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The big, bad villain.
You know, your Black Knight, Puppet Master, Wolf in Sheep’s Clothes or Evil Mastermind.
Not every adventure requires one. But if you’re stuck for ideas and you want to assemble a session that concludes on a memorable note, then you can’t go wrong having the PCs unravel the plans of a villain and close with a boss fight.
The trick is coming up with a villain’s scheme on the fly. If you’re a good-hearted person — like me — you might be hard-pressed to come up with the schemes and methods of a black-hearted villain.
Thankfully, there are resources to help.
Regular Stew readers will know I’ve long relied upon the Kalamar Villain Design Handbook for such work. It’s dependable, expansive in scope and detailed in its examples — just chock full of stuff regardless of game system. The Pathfinder GameMastery Guide has several pages devoted to villain archetypes you can build an adventure around. The Ultimate Toolbox is full of many charts that cover this ground, but there is a lot of page-turning involved. Trail of Cthulhu’s recommendations for Spine and Skeleton provide a spot-on framework for devising a path the PCs can take toward confronting a villain. (I’d also be remiss in saying that stories of true crime work too; check out the police reports in your local newspaper.)
Like I said, all good, and they still have utility.
But my new go-to spot are two facing pages in the fifth edition Dungeon Master’s Guide. (And having the charts on facing pages is a big plus. Hats off to the layout and design team for making that part happen.) These are the Villain’s Scheme table and the Villain’s Methods table on pages 94-95.
Better yet, the material is system neutral. These charts will work with any rpg. (System neutral goodies always make us gnomes happy.)
Both charts are branching charts. So, a d8 role on the scheme chart will require a secondary d4 or d6 roll that expands on the result. For example, say a result of 3 puts you on “Magic.” The villain’s scheme involves magic. But how? Well the next roll answers that. A result of 2 means the villain wants to “Build a construct or magical device.” Ah-ha! Now we’re getting somewhere.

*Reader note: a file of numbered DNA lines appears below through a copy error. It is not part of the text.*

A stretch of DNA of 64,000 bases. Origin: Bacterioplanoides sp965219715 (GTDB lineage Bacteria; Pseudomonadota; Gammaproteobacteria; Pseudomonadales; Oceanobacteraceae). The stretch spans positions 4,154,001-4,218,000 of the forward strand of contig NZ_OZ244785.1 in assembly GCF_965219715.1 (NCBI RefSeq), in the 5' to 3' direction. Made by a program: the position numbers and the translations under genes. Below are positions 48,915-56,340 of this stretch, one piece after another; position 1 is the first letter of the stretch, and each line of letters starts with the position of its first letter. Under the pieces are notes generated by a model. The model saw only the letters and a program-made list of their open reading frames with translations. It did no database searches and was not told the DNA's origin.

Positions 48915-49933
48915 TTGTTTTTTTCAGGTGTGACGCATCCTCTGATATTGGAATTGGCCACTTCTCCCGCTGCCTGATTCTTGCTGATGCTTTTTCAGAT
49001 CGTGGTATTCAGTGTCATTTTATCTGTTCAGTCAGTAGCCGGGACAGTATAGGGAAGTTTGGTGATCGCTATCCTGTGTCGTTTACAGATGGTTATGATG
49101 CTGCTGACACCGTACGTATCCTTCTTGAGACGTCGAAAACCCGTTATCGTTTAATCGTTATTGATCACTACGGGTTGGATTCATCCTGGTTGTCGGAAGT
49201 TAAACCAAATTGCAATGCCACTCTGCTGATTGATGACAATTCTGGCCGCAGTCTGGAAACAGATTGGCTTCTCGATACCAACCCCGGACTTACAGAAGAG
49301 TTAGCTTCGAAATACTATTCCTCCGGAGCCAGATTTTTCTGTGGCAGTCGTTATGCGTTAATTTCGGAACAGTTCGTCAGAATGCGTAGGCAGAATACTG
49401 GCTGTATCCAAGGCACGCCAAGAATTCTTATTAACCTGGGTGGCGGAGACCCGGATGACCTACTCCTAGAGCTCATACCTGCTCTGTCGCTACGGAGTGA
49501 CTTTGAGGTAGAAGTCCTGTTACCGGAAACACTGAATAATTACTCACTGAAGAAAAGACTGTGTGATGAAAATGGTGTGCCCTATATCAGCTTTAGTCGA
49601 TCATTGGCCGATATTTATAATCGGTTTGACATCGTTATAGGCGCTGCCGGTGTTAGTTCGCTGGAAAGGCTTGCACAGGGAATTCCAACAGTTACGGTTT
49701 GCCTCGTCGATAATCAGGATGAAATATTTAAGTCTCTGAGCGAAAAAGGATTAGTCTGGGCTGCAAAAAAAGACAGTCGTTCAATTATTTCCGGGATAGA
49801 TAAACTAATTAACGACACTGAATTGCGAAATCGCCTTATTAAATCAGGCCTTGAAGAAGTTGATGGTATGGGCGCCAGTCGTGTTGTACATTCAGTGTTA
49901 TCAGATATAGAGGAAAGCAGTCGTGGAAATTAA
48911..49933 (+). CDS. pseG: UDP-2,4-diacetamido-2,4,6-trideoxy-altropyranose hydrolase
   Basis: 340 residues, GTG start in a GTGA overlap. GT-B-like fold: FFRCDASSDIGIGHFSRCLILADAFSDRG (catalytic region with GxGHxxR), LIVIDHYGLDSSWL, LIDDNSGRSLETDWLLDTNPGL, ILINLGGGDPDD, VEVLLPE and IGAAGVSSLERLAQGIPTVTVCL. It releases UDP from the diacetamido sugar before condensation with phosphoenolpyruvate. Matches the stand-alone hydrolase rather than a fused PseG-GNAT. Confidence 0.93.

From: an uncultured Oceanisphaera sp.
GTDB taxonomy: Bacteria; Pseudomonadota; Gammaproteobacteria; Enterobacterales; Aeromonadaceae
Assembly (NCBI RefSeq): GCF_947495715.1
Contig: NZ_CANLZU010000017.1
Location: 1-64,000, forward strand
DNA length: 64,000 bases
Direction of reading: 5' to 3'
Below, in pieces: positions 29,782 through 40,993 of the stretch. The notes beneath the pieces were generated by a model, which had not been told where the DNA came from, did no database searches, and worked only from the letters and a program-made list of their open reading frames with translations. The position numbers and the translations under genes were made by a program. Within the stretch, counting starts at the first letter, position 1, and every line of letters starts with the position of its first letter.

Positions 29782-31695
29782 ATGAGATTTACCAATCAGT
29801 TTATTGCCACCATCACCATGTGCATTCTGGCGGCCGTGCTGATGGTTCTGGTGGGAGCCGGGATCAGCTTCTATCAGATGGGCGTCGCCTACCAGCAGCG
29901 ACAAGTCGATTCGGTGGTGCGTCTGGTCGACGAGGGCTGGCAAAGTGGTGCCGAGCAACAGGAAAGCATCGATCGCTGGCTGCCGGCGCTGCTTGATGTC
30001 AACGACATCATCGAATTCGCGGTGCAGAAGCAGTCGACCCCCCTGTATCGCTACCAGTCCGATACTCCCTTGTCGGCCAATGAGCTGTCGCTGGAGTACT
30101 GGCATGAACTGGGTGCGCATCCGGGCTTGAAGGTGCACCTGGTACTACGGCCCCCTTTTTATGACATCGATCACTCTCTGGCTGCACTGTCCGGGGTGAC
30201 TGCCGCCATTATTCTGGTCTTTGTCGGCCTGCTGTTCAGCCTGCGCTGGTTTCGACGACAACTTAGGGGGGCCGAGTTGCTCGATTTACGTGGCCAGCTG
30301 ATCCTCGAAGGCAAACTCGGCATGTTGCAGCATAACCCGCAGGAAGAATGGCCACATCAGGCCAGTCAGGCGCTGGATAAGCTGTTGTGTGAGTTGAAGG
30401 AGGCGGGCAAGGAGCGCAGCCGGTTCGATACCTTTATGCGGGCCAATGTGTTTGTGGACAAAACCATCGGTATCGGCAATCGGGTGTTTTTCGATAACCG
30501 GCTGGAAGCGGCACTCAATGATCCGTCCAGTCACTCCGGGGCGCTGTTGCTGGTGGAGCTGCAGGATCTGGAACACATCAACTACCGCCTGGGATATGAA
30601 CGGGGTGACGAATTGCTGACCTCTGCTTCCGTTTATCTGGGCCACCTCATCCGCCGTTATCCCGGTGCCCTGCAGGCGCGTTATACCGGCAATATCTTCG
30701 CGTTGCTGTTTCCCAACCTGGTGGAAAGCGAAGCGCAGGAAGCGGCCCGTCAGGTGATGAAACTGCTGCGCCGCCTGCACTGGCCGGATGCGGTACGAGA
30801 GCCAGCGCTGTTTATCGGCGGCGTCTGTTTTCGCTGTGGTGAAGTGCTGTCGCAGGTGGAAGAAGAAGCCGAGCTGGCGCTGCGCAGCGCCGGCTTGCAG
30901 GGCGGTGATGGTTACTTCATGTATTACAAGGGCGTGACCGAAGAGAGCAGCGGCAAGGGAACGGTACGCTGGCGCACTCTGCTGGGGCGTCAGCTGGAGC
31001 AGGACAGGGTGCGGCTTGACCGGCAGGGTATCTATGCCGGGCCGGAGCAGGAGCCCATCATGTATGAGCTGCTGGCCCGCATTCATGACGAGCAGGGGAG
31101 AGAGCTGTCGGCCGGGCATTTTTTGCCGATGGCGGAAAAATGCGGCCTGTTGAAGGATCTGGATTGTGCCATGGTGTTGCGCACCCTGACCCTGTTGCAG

The second chart — Methods — is where things get really interesting. The results here are intended to amplify the scheme chart by giving the GM ideas for how nefarious/cruel/villainous the big bad can be. This d20 roll will inform you on how the villain achieves their misdeeds. Assault, coercion, lying, torture, vice, theft, stalking, and politics are all examples of what’s possible.
The secondary roll gives further examples: There are 10 types of theft/property crime, six types of torture, 10 ways to murder, eight types of magical mayhem, just to name a few.
Now, not every result on the methods chart fits as neatly as a puzzle piece with the results of the schemes chart. But between the two, any GM is four random rolls from coming up with enough villainy to make a single rpg session work.
Once you’ve got a villain’s scheme and ploy, the rest is selecting minions, monsters, victims, a crime scene and maybe a hideout and stats for your villain. Drop those in a dungeon, city or surrounding wilderness and you’re set.
So keep pages 94 and 95 bookmarked. You never know when your PCs need a villain to match their heroics.
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